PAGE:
Kourou (French Guiana), 2 August 2017 – The European space launcher Vega has successfully concluded its tenth mission, the second of 2017, by correctly placing into orbit OPSAT-300 and Venus, two Earth observation satellites. This event consolidates Vega’s excellent reliability in the sector of space launchers; in fact, it is the first time that a new launcher has performed its first 10 debut launches without any anomalies.

Liftoff from the Space Centre in Kourou, French Guiana took place on 1 August at 22:58 local time (03:58 on 2 August in Italy). This is the fourth launch in the last 10 months, a clear demonstration of the Vega launcher’s reliability and flexibility.

“10 missions, 10 successes: Vega has achieved a level of performance and reliability that is unmatched,” remarked Giulio Ranzo, CEO of Avio. “We are proud of this result, the first achieved by Vega following the Stock Exchange listing, which attests not only to the great reliability of our products but also to the effectiveness of our collaboration with Arianespace and with our European industrial partners”.

“We have been successful in our efforts to develop new technologies and increasingly performant launchers to satisfy the increasingly sophisticated needs of our customers,” Ranzo added. “In Colleferro (Rome) we have just completed the first booster case for the P120, the largest monolithic solid-propellant motor made entirely of carbon fibre that will equip Vega C and Ariane 6, the new European launchers that will fly in 2019 and 2020″.

“The successes achieved by the Vega launcher are driven by the capacity to innovate, do research and identify competitive and reliable solutions for the launcher market”, Roberto Battiston said, President of the Italian Space Agency. “Satellite infrastructures are growing and will be increasingly pervasive: it has been paramount to develop a family of European launchers able to ensure access to space and the competitiveness of the whole space value chain. In this context, Avio’s role and capabilities represent a certainty”,  Battiston concluded.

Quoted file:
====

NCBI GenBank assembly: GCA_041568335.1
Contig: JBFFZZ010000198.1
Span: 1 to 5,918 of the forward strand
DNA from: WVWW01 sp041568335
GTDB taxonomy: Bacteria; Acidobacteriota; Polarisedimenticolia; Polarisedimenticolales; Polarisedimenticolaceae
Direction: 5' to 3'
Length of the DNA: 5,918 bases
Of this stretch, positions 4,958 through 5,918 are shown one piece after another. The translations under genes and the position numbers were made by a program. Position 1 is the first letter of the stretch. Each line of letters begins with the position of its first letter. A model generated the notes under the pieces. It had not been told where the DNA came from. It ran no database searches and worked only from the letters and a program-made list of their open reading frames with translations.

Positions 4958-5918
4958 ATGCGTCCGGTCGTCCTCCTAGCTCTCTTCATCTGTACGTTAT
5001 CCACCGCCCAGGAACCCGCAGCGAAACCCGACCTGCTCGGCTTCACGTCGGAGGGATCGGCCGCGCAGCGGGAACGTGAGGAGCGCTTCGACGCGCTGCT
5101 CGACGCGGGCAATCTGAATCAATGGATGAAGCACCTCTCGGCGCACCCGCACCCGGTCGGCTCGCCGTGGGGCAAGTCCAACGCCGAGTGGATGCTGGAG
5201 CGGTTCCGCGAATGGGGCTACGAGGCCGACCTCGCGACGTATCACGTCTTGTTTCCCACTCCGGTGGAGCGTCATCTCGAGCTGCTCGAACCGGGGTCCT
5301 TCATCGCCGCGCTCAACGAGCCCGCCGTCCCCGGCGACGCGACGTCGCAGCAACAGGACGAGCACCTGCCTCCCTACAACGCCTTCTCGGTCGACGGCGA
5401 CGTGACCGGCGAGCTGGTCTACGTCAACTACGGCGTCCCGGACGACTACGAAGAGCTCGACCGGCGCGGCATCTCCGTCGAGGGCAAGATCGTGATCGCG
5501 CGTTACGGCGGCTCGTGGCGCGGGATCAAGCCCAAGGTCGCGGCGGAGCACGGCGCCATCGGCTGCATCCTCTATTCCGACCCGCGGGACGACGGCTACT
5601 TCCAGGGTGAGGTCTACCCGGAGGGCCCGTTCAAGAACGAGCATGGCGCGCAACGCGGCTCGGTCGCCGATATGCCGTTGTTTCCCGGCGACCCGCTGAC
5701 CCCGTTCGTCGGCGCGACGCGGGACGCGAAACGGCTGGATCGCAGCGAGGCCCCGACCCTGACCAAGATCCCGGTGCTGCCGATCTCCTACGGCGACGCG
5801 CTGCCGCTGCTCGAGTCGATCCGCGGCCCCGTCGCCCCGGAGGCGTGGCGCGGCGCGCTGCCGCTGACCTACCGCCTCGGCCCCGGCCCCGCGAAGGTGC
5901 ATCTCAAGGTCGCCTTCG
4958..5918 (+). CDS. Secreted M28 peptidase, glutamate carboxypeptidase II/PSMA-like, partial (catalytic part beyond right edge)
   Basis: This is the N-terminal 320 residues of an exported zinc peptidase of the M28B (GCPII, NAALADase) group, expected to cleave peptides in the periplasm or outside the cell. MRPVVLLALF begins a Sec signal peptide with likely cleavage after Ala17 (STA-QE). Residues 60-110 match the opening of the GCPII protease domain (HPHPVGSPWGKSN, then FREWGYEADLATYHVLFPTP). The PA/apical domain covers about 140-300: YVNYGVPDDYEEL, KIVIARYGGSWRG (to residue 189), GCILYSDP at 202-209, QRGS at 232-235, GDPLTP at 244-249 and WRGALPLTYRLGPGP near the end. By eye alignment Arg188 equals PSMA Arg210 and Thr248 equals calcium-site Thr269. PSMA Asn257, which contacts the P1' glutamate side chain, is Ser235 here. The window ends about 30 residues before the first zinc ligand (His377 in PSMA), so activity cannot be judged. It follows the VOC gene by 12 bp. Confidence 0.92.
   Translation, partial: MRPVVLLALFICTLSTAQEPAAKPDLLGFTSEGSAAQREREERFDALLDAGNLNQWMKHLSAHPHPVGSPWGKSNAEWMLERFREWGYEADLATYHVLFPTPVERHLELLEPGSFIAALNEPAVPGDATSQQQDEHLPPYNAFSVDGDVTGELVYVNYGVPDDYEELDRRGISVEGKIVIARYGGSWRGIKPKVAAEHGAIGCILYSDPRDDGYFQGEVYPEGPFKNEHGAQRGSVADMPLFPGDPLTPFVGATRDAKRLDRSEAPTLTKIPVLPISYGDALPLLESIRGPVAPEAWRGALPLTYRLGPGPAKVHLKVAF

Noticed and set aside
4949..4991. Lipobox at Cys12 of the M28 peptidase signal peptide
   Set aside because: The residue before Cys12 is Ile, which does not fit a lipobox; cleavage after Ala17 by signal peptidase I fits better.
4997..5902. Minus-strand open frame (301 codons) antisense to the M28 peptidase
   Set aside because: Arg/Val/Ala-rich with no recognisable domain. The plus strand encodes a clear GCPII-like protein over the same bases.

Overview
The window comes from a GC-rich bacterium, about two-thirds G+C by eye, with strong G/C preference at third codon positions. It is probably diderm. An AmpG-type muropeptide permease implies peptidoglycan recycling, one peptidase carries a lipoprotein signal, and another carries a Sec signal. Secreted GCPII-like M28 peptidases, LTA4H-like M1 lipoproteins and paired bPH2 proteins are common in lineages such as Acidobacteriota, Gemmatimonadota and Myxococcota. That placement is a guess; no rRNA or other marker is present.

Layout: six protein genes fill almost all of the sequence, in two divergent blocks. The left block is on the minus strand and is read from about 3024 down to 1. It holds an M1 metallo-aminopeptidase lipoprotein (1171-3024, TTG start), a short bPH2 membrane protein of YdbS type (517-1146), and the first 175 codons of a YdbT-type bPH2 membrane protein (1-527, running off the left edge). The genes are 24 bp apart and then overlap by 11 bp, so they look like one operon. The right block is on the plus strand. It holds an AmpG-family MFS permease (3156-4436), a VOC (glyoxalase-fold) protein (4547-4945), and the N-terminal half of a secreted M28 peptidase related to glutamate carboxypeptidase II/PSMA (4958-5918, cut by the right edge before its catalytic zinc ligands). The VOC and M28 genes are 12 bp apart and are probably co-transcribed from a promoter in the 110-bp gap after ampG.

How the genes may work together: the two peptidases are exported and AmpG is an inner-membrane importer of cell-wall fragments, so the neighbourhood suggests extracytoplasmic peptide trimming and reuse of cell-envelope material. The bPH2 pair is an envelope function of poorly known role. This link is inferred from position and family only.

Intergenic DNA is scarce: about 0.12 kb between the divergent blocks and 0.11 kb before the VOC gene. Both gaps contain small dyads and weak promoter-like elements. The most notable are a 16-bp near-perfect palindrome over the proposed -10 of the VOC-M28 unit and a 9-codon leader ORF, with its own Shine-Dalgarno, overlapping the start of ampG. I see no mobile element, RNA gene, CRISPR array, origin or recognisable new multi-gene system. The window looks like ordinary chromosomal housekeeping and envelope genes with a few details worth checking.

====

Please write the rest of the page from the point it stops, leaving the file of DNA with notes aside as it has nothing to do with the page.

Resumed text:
“We are very proud to share this tenth consecutive success of the light-weight vehicle Vega from the Guiana Space Center alongside our industrial prime contractor Avio” said Stéphane Israël, CEO of Arianespace. “Our partnership is key to the success of Vega, which, launch after launch, stands as the benchmark launcher of its class and whose excellence and versatility allow us to offer our customers increasingly competitive launch solutions.”

OPSAT-3000 is an Italian-Israeli satellite for Earth observation resulting from the cooperation between Telespazio and IAI (Israel Aerospace Industries). Venus is a French-Israeli satellite for Earth observation based on a cooperative venture between CNES (the French Space Agency) and ISA (the Israel Space Agency).

Both satellites, precisely placed into orbit by Vega, will transmit data and images for the Earth observation and the assessment of the impacts of climate change on vegetation.

Vega

Vega is a European launcher that was designed, developed and built in Italy by Avio, through its subsidiary ELV (30% owned by ASI, the Italian Space Agency). It belongs to a new generation of vehicles designed to transfer satellites into low Earth orbit (between 300 and 1,500 km from Earth) for institutional and scientific purposes, in order to observe the Earth and monitor the environment. 65% of the funding for Vega came from Italy and it was built in the Avio production plant in Colleferro, near Rome. It complements the family of European launchers and it is capable of placing into orbit satellites with masses of up to 2,000 kg.



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